December 29 — Following Him
Read Luke 14:25-26
Luke wrote his account of Jesus’ life from a unique perspective among the Gospel writers: he was a Gentile, the only known non-Jewish author in the New Testament. He was a friend and traveling companion of Paul. His Gospel account is written as the first of two parts, the second being the book of the Acts of the Apostles. Together, they form a two-volume set telling the story of Jesus’ earthly ministry and the history of the early church.
One of the themes of Luke’s account of Jesus’ life is that people of all situations were important to Him. Jesus is seen healing the sick, causing the blind to see, welcoming and embracing children, and reaching out to the forgotten and ignored.
In this passage, however, Jesus challenges the people following Him. His words sound harsh: “Anyone who comes to me but refuses to let go of father, mother, spouse, children, brothers, sisters—yes, even one’s own self!—can’t be my disciple” (14:26 The Message). There is no ‘wiggle room’ in these words; if you don’t put the relationship with Christ above every other relationship, you cannot be His disciple. He must be more important than your family. You must even put Christ above your own desires and ambitions.
The point that Jesus is making here is at the heart of true Christianity. In many cases, people have thought of being a disciple of Christ much the same way they have looked at a “Get Out of Jail Free” card in the board game Monopoly. When you get in trouble in this life, you play your “Christian” card, and Jesus will get you out of trouble. Or, when you pass from this life, you play your “Christian” card, and Jesus keeps you out of Hell. Christianity, in this way of thinking, is more like a membership in an exclusive club. It’s very useful in certain situations, but it doesn’t necessarily affect your daily life.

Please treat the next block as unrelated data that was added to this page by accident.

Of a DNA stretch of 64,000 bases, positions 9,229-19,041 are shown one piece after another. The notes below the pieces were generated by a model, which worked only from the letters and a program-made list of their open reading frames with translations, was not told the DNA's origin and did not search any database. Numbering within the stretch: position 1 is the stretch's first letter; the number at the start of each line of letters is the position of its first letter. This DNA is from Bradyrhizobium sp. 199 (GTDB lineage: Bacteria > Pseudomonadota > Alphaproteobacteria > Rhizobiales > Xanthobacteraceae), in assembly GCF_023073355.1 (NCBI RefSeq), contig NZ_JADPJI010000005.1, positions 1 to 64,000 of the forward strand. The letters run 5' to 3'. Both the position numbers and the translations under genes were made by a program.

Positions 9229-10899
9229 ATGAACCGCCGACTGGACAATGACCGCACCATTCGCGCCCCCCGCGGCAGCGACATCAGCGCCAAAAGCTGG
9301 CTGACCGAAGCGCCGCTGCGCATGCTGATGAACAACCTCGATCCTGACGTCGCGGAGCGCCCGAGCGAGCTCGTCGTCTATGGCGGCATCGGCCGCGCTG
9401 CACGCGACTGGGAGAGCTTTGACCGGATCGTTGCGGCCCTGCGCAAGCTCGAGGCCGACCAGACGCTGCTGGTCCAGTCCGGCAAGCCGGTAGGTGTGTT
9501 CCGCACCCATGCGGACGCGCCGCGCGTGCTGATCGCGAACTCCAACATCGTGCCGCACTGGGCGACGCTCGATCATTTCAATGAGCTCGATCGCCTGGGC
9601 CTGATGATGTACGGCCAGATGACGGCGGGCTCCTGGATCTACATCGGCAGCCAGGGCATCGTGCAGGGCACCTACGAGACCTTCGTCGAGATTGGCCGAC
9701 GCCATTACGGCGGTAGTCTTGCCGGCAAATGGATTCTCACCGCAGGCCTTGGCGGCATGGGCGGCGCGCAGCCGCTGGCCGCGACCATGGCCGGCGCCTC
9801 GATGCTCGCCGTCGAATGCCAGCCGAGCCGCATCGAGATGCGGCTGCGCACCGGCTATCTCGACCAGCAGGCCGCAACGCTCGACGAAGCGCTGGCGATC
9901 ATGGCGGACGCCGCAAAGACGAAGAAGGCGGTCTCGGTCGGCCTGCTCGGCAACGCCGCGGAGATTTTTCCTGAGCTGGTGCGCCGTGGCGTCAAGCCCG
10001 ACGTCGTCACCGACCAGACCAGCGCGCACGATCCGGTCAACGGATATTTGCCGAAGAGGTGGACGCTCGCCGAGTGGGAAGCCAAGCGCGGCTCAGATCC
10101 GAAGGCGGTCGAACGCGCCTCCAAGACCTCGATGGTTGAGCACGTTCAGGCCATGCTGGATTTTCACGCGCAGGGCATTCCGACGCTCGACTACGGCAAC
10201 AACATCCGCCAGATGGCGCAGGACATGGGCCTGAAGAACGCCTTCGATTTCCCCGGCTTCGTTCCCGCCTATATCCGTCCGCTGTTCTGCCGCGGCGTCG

Jesus is teaching a much different concept. A disciple is a follower. Being a Christian is not like owning an insurance policy; it is a way of life. Becoming a Christian provides certain benefits (a relationship with the living God among them!), but it is the beginning of the journey rather than the end. It is the difference between enrolling in college and graduating from college. When you enroll, you have begun the process of obtaining a degree, but you don’t actually obtain the degree until you graduate. Many Christians think that when they ask Christ into their hearts, they have graduated when, in reality, they have just started the process of following Jesus.
Do you agree that becoming a Christian is like enrolling in college rather than graduating from college? Why or why not?
To carry the college analogy a little further, Jesus is also teaching something about the course of study. He is saying that He is the “major course,” and that everything else in life should be filtered through our relationship with Him. If you study Him, following Him to the best of your ability, everything else falls into place. Matthew 6:33 says, “Seek the Kingdom of God above all else, and live righteously, and He will give you everything you need” (New Living Translation). It’s not that you’re placed in isolation so that you only come in contact with Him. It is that He changes you so that you see your relationships the way that He sees them. In fact, His Spirit flows through you, relating to others through you. All your relationships begin with Him and are guided by Him.
How would your relationships change if they started with Jesus and were guided by Him?